Aluminum-anode batteries offer sustainable alternative

New batteries give jolt to renewables, energy storage
This magnified image shows aluminum deposited on carbon fibers in a battery electrode. The chemical bond makes the electrode thicker and its kinetics faster, resulting in a rechargeable battery that is safer, less expensive and more sustainable than lithium-ion batteries. Credit: Cornell University

The cost of harvesting solar energy has dropped so much in recent years that it's giving traditional energy sources a run for their money. However, the challenges of energy storage—which require the capacity to bank an intermittent and seasonally variable supply of solar energy—have kept the technology from being economically competitive.

Cornell University researchers led by Lynden Archer, Dean and Professor of Engineering, have been exploring the use of low-cost materials to create that will make energy storage more affordable. Now, they have shown that a new technique incorporating results in rechargeable batteries that offer up to 10,000 error-free cycles.

This new kind of battery could provide a safer and more environmentally friendly alternative to , which currently dominate the market but are slow to charge and have a knack for catching fire.

The team's paper, "Regulating Electrodeposition Morphology in High-Capacity Aluminium and Zinc Battery Anodes Using Interfacial Metal-Substrate Bonding," published in Nature Energy.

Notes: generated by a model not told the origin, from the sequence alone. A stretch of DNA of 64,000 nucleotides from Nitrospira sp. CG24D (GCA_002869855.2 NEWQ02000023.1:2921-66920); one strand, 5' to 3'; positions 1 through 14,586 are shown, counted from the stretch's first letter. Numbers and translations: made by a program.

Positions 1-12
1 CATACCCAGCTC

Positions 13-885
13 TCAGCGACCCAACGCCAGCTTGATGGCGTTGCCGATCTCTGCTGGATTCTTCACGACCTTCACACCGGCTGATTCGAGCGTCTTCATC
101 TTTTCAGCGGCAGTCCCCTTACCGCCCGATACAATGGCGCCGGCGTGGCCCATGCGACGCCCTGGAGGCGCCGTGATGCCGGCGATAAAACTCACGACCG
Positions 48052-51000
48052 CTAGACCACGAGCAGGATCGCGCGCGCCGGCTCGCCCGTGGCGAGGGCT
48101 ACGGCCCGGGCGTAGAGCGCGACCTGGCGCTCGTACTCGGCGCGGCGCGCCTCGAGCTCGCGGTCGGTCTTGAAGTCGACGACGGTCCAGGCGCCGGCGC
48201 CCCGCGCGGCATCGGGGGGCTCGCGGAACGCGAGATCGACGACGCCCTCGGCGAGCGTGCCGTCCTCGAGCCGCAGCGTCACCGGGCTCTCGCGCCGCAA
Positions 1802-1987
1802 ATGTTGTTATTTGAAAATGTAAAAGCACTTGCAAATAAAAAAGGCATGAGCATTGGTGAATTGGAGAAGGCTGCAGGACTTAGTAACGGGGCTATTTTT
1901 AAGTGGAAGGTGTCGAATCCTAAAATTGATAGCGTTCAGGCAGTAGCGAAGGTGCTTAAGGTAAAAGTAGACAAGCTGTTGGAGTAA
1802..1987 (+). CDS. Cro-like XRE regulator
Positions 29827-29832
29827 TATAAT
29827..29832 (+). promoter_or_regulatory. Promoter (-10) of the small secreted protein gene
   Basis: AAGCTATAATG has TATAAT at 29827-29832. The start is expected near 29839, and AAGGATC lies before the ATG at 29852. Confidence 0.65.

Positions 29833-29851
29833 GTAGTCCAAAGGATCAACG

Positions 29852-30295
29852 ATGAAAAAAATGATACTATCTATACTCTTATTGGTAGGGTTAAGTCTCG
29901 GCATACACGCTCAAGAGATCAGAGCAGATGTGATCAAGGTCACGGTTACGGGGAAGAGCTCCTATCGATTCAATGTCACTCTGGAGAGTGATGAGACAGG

Among the advantages of aluminum is that it is abundant in the earth's crust, it is trivalent and light, and it therefore has a high capacity to store more energy than many other metals. However, aluminum can be tricky to integrate into a battery's electrodes. It reacts chemically with the glass fiber separator, which physically divides the anode and the cathode, causing the battery to and fail.

The researchers' solution was to design a substrate of interwoven carbon fibers that forms an even stronger chemical bond with aluminum. When the battery is charged, the aluminum is deposited into the carbon structure via , i.e., the sharing of electron pairs between aluminum and carbon atoms.

While electrodes in conventional rechargeable batteries are only two dimensional, this technique uses a three-dimensional—or nonplanar—architecture and creates a deeper, more consistent layering of aluminum that can be finely controlled.

The aluminum-anode batteries can be reversibly charged and discharged one or more orders of magnitude more times than other aluminum rechargeable batteries under practical conditions.


Explore further

An anode-free zinc battery that could someday store renewable energy

More information: Jingxu Zheng et al, Regulating electrodeposition morphology in high-capacity aluminium and zinc battery anodes using interfacial metal–substrate bonding, Nature Energy (2021). DOI: 10.1038/s41560-021-00797-7
Journal information: Nature Energy

Provided by Cornell University
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